MILLIONS of leaseholders in England and Wales could benefit from a raft of new rules propose by MPs that would strengthen their home ownership rights.
The controversial system has been branded "medieval" and often sees leaseholders slapped with high and unfair charges through ground rent or to renew leases.
A leasehold is where a homeowner buys the right to live in the property for a number of years, but doesn't actually own the land the property sits on.
The landowners, called freeholders, can then charge uncapped fees to leaseholders for living on it.
Fees can range from anything from £1 to thousands of pounds, and sometimes it can be impossible to sell a property with limited years left on the lease due to the cost of renewing it.
In 2017, it came to light that developers were taking advantage of leasehold contracts on new build properties, trapping homeowners in contracts that saw ground rents double after a certain amount of time.
The Competition and Markets Authority (CMA) has also raised concerns about leasehold home owners having been unfairly treated.
The Law Commission said that the current system isn't working for millions of homeowners and it is looking at ways to make it fairer.
The proposed rule changes would give more power to leaseholders as well encourage replacing them with commonhold agreements.
These are only proposals though, and will need to be reviewed and voted on in the Commons and House of Lords before being made into law.
Here we take you through the new rules and explain how they will affect you:
1. Right to extend leases by 990 years
Currently, leaseholders have the right to extend a lease by 50 years on a house or up to 90 years on a flat.
It means that owners could see the value drop every few decades as the end of the lease approaches and owners have to cover the cost of renewing it.
But the new rules would give leaseholders the right to extend leases by 990 years to give owners more control over the value of their homes.
Freeholders wouldn't be able to charge ground rent once the lease had been renewed either, potentially saving leaseholders thousands.
2. Commonhold should replace leasehold on flats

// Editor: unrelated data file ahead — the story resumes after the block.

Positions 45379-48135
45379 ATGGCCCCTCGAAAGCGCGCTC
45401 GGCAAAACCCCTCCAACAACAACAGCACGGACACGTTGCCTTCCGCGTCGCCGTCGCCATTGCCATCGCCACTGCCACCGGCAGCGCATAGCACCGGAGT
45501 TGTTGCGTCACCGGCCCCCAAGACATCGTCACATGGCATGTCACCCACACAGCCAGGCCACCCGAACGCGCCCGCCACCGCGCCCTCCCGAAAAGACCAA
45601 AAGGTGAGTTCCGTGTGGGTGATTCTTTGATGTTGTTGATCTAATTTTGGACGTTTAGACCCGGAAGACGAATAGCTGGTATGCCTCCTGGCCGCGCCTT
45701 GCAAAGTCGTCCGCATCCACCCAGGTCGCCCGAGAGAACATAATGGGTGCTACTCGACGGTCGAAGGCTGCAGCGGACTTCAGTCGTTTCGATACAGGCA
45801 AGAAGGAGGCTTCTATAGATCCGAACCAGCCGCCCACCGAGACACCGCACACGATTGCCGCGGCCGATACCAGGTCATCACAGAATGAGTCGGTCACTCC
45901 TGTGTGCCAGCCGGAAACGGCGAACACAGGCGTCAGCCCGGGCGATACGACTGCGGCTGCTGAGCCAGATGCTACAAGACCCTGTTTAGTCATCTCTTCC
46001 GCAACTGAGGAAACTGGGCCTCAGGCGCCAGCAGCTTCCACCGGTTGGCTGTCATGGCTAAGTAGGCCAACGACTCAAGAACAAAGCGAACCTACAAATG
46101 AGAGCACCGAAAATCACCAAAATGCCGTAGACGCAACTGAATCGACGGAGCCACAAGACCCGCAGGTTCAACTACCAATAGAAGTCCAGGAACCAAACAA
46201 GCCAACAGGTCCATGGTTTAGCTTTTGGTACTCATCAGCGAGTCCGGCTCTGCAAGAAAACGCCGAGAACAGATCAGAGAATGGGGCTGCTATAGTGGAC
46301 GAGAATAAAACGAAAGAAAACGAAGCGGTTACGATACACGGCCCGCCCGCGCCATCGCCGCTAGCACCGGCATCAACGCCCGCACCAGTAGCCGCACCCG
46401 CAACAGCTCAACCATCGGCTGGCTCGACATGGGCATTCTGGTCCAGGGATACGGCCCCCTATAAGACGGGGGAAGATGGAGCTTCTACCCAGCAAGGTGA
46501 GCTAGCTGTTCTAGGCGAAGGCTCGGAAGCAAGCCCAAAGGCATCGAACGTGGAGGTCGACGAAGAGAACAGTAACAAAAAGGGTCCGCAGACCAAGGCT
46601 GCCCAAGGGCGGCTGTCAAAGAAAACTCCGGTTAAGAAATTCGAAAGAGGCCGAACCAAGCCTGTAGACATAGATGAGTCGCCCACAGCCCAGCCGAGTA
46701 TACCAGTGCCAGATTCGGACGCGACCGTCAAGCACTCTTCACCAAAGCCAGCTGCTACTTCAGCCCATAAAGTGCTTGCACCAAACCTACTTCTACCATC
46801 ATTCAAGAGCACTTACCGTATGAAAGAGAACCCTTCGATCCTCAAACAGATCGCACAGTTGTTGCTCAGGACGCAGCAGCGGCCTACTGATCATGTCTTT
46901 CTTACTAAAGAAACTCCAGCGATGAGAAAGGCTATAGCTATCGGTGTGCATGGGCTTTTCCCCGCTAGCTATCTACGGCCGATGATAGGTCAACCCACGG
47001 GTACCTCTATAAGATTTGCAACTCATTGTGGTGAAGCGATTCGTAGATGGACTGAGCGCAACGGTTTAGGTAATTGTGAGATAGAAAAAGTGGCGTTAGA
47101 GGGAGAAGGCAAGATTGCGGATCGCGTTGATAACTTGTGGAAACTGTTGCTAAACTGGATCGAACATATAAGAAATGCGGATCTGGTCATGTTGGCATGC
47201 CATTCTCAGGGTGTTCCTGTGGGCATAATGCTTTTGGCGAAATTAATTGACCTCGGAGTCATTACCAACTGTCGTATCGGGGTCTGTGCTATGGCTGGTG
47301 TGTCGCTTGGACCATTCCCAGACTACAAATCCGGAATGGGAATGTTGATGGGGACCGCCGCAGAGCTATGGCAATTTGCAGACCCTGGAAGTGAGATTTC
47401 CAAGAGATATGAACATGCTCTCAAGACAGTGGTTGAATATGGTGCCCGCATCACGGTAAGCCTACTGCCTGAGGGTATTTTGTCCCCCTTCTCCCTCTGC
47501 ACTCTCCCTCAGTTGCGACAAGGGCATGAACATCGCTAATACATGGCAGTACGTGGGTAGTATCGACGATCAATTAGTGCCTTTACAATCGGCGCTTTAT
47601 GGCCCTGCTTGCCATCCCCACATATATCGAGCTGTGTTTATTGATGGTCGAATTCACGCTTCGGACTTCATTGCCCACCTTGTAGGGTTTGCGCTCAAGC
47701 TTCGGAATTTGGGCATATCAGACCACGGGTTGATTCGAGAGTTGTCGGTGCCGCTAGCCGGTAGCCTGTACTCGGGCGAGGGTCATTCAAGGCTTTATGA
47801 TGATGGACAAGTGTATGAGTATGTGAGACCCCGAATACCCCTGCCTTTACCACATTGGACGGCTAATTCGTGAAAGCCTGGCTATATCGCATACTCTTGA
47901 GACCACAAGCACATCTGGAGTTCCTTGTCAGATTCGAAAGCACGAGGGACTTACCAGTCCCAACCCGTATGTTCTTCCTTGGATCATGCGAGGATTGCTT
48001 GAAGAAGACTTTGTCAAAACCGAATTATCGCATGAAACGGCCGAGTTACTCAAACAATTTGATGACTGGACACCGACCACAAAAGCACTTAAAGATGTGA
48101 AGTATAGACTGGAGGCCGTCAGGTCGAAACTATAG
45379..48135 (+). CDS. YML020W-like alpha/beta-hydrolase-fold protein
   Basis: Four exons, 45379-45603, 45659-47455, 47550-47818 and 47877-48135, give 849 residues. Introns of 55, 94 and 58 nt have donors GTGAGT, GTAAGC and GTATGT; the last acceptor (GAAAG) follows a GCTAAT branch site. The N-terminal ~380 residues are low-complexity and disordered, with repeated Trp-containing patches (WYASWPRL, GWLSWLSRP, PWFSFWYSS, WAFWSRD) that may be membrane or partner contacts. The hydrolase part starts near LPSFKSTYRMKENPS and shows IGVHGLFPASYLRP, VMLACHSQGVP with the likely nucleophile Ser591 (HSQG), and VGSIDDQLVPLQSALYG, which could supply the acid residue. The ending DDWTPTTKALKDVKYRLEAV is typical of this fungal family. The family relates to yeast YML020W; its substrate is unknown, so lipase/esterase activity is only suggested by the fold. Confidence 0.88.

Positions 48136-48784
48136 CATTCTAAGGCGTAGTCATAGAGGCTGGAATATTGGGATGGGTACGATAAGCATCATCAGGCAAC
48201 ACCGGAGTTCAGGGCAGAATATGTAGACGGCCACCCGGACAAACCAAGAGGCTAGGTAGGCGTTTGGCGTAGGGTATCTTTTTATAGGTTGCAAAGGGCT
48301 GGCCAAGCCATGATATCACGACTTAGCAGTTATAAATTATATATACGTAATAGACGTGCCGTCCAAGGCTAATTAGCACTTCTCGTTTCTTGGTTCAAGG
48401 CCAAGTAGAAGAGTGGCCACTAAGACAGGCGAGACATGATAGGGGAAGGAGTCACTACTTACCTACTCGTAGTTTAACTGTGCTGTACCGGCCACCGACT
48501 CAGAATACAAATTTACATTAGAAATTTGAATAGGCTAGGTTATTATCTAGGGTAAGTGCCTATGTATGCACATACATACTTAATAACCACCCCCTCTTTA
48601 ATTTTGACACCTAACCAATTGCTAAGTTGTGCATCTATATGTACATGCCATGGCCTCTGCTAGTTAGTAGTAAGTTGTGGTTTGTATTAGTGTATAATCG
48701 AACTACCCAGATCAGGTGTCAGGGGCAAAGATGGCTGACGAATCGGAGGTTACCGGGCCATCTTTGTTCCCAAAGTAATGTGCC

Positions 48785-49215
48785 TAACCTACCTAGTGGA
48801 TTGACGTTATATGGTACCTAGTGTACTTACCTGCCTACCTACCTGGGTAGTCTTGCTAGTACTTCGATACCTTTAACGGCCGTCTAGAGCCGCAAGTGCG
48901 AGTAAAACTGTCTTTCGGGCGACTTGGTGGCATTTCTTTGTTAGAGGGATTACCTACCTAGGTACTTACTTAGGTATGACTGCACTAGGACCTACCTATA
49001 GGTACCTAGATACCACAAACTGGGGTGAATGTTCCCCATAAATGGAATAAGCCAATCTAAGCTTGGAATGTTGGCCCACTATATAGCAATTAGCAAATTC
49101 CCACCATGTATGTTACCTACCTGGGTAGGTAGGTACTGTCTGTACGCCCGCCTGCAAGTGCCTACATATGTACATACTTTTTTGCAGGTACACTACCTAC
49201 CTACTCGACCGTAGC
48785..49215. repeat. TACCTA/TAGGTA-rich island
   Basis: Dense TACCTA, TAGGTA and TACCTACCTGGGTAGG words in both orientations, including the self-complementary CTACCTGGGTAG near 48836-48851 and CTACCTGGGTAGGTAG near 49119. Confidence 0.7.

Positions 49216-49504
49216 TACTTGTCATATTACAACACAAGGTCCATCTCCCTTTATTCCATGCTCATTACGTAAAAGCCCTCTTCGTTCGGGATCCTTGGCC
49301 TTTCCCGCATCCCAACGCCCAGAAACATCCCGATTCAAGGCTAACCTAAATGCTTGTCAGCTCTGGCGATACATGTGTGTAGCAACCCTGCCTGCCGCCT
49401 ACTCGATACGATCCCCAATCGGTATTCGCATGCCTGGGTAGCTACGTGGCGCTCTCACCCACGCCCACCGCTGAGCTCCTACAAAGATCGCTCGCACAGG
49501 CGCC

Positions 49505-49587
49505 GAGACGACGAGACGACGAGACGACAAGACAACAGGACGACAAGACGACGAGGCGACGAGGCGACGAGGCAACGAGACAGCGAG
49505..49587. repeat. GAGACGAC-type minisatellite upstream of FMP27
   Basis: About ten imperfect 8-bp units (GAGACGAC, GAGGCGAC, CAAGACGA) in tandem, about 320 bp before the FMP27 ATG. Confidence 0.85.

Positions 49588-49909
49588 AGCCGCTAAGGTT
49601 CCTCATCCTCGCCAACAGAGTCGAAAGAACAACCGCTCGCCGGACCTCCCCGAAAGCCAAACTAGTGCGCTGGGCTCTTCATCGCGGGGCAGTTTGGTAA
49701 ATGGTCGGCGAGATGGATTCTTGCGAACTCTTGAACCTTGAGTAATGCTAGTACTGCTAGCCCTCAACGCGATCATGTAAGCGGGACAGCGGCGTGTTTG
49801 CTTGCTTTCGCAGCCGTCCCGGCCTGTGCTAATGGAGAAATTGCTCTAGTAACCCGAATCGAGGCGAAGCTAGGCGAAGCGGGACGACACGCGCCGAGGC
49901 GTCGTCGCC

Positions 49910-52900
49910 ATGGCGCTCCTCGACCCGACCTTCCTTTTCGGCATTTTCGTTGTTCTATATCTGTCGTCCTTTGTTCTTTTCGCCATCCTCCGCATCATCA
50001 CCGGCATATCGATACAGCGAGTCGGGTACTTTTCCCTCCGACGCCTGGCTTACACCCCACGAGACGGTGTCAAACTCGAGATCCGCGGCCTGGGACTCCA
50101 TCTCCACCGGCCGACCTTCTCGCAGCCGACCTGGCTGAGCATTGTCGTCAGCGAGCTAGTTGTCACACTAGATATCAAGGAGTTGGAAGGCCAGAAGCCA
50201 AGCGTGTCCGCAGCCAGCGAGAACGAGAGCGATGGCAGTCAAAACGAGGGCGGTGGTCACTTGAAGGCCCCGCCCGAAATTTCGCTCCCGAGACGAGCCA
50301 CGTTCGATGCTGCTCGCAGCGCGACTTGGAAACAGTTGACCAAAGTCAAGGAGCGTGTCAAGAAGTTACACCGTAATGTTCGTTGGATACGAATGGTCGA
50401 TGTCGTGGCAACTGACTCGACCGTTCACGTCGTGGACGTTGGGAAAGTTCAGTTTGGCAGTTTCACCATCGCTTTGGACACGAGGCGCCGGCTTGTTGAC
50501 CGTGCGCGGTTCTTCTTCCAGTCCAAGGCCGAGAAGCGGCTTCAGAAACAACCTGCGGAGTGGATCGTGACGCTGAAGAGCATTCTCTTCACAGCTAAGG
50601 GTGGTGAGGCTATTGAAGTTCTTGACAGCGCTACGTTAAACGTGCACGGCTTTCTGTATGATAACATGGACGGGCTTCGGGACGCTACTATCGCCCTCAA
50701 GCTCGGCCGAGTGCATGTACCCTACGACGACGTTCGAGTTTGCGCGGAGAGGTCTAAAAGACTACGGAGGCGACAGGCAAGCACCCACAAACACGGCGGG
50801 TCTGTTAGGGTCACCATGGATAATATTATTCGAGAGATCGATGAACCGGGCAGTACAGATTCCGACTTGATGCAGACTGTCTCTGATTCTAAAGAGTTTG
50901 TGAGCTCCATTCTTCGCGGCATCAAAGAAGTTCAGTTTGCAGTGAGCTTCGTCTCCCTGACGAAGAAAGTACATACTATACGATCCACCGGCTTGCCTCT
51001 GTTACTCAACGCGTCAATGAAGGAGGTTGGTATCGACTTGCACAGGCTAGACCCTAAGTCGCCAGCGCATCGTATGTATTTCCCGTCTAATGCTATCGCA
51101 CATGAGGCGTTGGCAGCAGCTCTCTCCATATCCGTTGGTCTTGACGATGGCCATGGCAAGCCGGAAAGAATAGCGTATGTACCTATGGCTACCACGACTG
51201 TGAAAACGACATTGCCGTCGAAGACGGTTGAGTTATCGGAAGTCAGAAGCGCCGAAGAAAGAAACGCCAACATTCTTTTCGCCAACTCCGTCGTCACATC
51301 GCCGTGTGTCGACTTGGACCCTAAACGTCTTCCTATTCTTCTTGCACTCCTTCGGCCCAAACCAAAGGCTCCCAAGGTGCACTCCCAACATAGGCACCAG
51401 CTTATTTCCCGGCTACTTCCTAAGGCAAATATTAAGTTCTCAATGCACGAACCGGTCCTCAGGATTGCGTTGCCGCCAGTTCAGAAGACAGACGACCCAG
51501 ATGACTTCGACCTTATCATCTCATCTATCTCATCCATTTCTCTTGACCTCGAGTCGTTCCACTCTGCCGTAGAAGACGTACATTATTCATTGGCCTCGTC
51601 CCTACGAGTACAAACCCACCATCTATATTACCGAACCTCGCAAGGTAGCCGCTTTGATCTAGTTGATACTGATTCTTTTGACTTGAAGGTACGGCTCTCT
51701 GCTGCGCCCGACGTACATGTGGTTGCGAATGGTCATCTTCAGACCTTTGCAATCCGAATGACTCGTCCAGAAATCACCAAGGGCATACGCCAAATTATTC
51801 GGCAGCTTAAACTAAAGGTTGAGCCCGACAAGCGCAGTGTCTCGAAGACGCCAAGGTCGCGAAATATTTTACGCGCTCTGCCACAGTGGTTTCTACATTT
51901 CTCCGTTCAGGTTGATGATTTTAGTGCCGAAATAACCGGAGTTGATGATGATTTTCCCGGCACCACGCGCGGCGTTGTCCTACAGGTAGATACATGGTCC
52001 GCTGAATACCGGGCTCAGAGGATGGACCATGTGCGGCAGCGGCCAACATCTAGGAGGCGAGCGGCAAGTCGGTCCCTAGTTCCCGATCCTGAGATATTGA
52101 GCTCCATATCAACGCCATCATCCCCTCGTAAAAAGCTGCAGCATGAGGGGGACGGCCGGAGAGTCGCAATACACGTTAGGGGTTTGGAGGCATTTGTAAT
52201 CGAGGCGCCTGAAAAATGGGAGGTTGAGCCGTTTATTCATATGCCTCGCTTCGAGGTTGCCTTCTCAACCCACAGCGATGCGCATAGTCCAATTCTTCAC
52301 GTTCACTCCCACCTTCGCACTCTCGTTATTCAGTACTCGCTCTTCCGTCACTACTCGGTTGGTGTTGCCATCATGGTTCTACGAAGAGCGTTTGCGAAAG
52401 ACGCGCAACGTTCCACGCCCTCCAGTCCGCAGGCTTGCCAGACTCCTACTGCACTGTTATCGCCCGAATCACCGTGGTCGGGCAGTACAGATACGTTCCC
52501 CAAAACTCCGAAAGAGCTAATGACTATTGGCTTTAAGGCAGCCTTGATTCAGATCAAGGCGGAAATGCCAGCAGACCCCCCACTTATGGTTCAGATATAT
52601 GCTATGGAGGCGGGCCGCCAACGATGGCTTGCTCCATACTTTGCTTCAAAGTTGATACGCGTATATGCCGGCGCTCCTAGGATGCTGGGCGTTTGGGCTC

The overarching theme of the proposals is that commonhold would be the preferred type of ownership when it comes to flats.
At the moment, flats in England and Wales are sold as leasehold because owners don't have a right over the building that the flat is in.
The building is managed by a freeholder, often the developers, that can charge ground rent and pass on the cost of maintenance to leaseholders.
But under the new rules, flats would be sold as commonhold, which would give buyers the freehold of their property and share management of the building with other flat owners.
3. Converting to commonhold wouldn't need to be agreed by all parties
At the moment, flat owners have to secure the agreement of all other parties, including the freeholder, before converting the leasehold into a commonhold.
But the new rules would give more freedom to the leaseholders to change to a commonhold, even if not all leaseholders are in agreement.
This would allow one block of flats to have commonhold ownership, even if another block on the same estate with the same leasehold agreement don't want to.
Other leaseholders would be able to buy into the commonhold at a later date.
What if I want to buy a leasehold, what should I look out for?
ANDREW Johnson, money expert at Money Advice Service has some tips on what to consider before buying a leasehold.
- Check how many years are left on the lease? You may struggle to get a mortgage on a leasehold property which has less than 70 years to run. A short lease will be a lot more expensive to extend.
- Ask about the cost of extending your lease now if this might be an issue in the future. You don’t want anything that could impact your properties saleability in the future.
- Ask how much the ground rent is? This may be a relatively small amount now but beware escalating ground rents which have seen substantial figures payable at the end of the term of the lease. This could negatively impact your ability to sell your property in the future.
- Ask about service charges and other related costs? This generally covers repairs or maintenance to the property including buildings insurance. This can be several hundred or several thousands pounds, so consider how you will budget for these costs and the impact of any future increases.